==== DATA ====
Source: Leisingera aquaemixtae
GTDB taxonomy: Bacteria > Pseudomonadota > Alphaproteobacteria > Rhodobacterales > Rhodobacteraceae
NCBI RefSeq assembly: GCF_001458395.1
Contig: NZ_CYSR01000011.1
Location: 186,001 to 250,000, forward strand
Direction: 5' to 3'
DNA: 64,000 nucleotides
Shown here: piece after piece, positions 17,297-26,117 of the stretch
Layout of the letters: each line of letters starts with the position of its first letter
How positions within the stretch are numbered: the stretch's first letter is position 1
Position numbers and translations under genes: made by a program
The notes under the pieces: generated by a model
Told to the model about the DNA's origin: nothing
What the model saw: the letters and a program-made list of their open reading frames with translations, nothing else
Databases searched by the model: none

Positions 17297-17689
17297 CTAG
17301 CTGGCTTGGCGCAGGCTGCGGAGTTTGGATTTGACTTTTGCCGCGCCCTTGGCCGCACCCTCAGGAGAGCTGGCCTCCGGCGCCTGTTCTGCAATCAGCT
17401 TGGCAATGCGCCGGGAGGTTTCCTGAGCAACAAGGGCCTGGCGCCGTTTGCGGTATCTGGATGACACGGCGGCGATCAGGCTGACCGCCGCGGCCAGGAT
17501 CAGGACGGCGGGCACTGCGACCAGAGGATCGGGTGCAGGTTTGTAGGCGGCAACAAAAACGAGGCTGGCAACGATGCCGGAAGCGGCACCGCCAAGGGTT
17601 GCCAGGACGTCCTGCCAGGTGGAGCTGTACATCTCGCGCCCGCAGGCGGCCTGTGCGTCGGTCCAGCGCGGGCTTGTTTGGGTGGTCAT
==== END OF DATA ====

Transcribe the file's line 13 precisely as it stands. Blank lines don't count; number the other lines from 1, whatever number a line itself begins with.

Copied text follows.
Told to the model about the DNA's origin: nothing